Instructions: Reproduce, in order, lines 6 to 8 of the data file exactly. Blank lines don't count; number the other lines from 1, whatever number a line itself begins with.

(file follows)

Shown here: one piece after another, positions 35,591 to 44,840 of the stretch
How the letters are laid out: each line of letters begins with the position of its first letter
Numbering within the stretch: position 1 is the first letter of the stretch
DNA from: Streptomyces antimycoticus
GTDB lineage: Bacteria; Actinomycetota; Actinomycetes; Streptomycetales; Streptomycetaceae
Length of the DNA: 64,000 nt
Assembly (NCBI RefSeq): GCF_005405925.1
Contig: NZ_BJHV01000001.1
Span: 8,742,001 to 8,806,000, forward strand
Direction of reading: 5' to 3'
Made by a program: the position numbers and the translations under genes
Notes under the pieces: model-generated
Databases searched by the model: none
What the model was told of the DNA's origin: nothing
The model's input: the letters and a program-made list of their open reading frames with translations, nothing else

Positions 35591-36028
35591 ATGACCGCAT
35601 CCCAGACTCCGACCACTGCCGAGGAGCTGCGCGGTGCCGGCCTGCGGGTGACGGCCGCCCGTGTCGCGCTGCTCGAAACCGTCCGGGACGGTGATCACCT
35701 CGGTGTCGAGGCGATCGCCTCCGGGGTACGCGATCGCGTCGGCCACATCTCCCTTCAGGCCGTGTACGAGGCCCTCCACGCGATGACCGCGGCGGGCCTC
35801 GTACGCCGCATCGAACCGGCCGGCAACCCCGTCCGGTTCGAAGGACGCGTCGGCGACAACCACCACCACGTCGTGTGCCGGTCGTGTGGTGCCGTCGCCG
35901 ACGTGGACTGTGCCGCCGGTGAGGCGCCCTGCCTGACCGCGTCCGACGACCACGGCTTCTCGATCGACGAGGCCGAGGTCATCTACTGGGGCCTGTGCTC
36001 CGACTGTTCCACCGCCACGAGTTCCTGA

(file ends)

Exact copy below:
Length of the DNA: 64,000 nt
Assembly (NCBI RefSeq): GCF_005405925.1
Contig: NZ_BJHV01000001.1